“This was not an accident of history,” says Eiselt. The Apache, particularly the Jicarilla, were experts at invisibility — not just physically, but also socially and economically. For example, Jicarilla warriors on raids would paint themselves during the journey to the plains with white clay to avoid detection by their enemies.

The protocol beckoned supernatural or spiritual protections to bring the warriors home safely. Just as white clay was a warrior strategy for self-preservation, it stands as a metaphor for the primary message of the book.

“By ‘becoming white clay’ in their social and economic dealings,” Eiselt contends, “the Jicarilla turned the tables on non-Indian expansion and disappeared into the cultural fabric of the Southwest’s Pueblo colonies as other Native Americans were being forced onto reservations.” The Jicarilla, without firing a shot, not only avoided confinement and even extermination for nearly two centuries, they rescued their culture from extinction.

“The Jicarilla essentially colonized the colonies,” says Eiselt, an expert on the Jicarilla. “They became invisible to government authorities because they were always on the move, they intermarried with the Pueblo and Hispanic peoples, and they established long-standing trade with them. They disappeared by becoming essential, an everyday part of the frontier society of New Mexico, which sustained Spanish, Mexican and ultimately U.S. interests.”

Encapsulation of one society within a larger, dominant or more powerful society is a phenomenon known as enclavement. As a strategy it was not new to the ancestors of the Jicarilla. In fact, enclavement may have occurred multiple times as their Athapaskan ancestors migrated from Canada to the American Southwest beginning as early as the 12th century, Eiselt says.

“Few scholars recognize how significant the Jicarilla contribution was to the survival of the traditional cultures of New Mexico,” says Eiselt, whose new book “Becoming White Clay” (University of Utah Press, 2012) is a comprehensive study of one of the longest-lived and most successful nomadic ethnic group enclaves in North America. “There hasn’t been a whole lot of research into the Jicarilla, even though they’ve always been there and their contribution to New Mexican history is almost entirely underappreciated.”

“Sunday Eiselt has produced the definitive work on Jicarilla Apache history and archaeology,” says Ronald H. Towner, University of Arizona. “She uses a strong theoretical approach to enclavement and combines history, archaeology and ethnohistory to not only describe past Jicarilla movements and cultural development throughout the Southwest, but to explain how and why Jicarilla social organization at different scales structured that development during times of warfare, removal from traditional lands and economic stress. Eiselt’s scholarship is second-to-none.”

Written by Margaret Allen

> Read the full story at the SMU Research blog

Research: SMU paleontologist identifies new Texas fossil species

A new species of coelacanth fish has been discovered in Texas. Pieces of tiny fossil skull found in Fort Worth have been identified as 100 million-year-old coelacanth bones, according to SMU paleontologist John Graf.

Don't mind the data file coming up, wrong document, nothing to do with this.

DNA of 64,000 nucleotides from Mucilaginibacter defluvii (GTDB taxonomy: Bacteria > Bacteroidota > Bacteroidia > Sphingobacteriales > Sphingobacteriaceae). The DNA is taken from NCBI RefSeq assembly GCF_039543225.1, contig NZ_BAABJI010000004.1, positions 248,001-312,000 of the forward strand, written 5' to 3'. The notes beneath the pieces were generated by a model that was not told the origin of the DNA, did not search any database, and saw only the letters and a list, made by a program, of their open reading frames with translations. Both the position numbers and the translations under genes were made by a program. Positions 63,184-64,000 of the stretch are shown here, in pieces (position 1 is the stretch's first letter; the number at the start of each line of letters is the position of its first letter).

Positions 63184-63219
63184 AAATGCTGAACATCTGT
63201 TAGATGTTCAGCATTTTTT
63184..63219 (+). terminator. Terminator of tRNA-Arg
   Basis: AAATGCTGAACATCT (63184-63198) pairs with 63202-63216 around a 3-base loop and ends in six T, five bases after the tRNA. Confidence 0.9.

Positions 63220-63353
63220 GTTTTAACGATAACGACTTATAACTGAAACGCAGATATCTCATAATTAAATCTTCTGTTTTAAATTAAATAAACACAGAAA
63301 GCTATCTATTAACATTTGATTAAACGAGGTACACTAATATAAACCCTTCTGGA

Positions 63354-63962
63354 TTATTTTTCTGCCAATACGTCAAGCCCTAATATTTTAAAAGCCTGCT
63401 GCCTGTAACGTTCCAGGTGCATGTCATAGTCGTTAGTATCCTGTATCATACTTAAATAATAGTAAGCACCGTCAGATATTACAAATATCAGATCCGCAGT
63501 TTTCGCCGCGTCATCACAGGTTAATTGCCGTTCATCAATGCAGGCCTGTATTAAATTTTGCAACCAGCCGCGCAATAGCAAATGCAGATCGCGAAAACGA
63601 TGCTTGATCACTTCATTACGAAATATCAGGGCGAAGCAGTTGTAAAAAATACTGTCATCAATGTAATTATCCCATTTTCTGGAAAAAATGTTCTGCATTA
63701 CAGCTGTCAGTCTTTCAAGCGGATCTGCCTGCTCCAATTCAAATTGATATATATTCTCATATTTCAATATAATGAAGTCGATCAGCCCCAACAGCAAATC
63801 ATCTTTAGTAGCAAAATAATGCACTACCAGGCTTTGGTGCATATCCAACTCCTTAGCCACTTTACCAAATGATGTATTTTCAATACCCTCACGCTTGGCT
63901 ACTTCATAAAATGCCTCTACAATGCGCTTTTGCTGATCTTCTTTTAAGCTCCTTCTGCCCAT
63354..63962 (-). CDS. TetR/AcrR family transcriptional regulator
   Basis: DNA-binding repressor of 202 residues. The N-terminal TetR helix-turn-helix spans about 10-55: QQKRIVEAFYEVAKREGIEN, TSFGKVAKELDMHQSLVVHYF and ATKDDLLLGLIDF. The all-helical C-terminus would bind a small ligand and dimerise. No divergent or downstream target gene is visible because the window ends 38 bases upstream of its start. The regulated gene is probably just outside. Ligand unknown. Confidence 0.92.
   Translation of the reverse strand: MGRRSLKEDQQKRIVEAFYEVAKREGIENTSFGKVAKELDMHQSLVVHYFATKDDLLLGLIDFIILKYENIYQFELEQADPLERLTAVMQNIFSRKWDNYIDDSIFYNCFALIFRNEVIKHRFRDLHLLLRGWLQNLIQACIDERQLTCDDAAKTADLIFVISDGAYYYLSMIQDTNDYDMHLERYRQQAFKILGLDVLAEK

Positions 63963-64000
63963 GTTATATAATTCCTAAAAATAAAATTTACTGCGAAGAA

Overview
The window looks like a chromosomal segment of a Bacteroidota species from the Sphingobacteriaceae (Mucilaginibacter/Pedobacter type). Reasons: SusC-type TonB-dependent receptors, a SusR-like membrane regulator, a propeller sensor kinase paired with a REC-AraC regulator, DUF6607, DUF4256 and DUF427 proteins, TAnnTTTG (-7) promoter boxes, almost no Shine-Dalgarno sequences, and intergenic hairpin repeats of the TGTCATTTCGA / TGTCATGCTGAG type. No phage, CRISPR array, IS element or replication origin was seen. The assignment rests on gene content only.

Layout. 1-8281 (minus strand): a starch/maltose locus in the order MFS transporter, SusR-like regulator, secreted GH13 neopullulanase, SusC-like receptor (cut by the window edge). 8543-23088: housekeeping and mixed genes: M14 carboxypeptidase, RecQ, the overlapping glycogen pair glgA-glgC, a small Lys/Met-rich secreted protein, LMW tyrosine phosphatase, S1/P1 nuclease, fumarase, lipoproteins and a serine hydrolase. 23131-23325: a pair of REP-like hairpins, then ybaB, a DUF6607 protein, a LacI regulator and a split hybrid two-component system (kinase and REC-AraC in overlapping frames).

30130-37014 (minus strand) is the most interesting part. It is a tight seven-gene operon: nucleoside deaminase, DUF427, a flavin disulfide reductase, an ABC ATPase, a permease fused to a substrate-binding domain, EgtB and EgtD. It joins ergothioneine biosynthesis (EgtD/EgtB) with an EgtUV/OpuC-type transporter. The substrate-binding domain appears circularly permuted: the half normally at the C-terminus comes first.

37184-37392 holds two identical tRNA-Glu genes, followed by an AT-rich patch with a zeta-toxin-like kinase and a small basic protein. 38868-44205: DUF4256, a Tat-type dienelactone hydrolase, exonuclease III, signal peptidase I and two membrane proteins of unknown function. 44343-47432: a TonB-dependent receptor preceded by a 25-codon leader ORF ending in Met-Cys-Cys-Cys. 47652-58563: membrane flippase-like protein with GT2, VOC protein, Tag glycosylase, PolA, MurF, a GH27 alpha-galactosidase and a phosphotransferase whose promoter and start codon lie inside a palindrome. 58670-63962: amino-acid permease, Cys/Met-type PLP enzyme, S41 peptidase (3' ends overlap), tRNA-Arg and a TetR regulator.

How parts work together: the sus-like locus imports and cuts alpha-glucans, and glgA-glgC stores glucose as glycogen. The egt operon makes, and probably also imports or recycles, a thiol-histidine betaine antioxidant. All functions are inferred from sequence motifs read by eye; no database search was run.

The coelacanth has one of the longest lineages — 400 million years — of any animal. It is the fish most closely related to vertebrates, including humans.

The SMU specimen is the first coelacanth in Texas from the Cretaceous, said Graf, who identified the fossil. The Cretaceous geologic period extended from 146 million years ago to 66 million years ago.

Graf named the new coelacanth species Reidus hilli. It is now the youngest coelacanth identified in the Lone Star State, a distinction previously belonging to a 200 million-year-old coelacanth from the TriassicReidus hilli is also the first coelacanth ever identified from the Dallas-Fort Worth area.

Coelacanth fossils have been found on every continent except Antarctica. Few have been found in Texas, said Graf, a paleontology graduate student in the Huffington Department of Earth Sciences of SMU’s Dedman College.

The coelacanth has eluded extinction for 400 million years. Scientists estimate it reached its maximum diversity during the Triassic. The fish was thought to have gone extinct about 70 million years ago. However, the fish rose to fame in 1938 after live specimens were caught off the coast of Africa. Today coelacanths can be found swimming in the depths of the Indian Ocean.

“These animals have one of the longest lineages of any vertebrates that we know,” Graf said.

The SMU specimen demonstrates there was greater diversity among coelacanths during the Cretaceous than previously known.

“What makes the coelacanth interesting is that they are literally the closest living fish to all the vertebrates that are living on land,” he said. “They share the most recent common ancestor with all of terrestrial vertebrates.”

Coelacanths have boney support in their fins, which is the predecessor to true limbs. “Boney support in the fins allows a marine vertebrate to lift itself upright off the sea floor,” Graf said, “which would eventually lead to animals being able to come up on land.”

Written by Margaret Allen

> Read the full story at the SMU Research blog